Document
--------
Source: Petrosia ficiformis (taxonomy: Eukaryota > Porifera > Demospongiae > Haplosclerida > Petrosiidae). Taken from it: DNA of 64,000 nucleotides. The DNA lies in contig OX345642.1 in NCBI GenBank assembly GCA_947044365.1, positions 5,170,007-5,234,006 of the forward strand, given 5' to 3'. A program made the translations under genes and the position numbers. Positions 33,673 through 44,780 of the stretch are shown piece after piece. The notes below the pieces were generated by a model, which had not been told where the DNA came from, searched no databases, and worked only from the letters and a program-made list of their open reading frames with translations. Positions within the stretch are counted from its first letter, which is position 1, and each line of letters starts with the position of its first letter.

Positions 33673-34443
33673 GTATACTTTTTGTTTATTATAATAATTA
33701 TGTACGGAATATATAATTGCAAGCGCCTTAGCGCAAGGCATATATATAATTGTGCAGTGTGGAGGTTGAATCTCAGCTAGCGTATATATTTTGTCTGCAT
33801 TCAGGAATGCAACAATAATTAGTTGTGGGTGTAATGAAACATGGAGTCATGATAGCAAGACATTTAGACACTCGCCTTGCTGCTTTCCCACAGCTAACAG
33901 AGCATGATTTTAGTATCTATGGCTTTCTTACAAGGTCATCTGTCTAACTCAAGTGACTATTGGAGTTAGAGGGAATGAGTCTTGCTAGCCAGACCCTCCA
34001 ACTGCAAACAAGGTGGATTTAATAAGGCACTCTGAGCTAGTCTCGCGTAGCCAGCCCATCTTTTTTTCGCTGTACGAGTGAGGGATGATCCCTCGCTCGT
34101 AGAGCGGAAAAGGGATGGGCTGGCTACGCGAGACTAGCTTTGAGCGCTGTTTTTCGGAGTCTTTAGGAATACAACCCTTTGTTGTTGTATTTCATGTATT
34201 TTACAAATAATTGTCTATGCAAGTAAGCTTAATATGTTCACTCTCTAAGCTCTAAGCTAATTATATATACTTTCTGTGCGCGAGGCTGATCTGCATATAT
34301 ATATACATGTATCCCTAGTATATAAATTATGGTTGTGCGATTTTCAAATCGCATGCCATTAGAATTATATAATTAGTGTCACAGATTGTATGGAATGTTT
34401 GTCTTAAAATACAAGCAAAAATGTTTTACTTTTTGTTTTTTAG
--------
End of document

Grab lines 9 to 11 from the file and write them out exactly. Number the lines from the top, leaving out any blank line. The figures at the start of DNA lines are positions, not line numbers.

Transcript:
34201 TTACAAATAATTGTCTATGCAAGTAAGCTTAATATGTTCACTCTCTAAGCTCTAAGCTAATTATATATACTTTCTGTGCGCGAGGCTGATCTGCATATAT
34301 ATATACATGTATCCCTAGTATATAAATTATGGTTGTGCGATTTTCAAATCGCATGCCATTAGAATTATATAATTAGTGTCACAGATTGTATGGAATGTTT
34401 GTCTTAAAATACAAGCAAAAATGTTTTACTTTTTGTTTTTTAG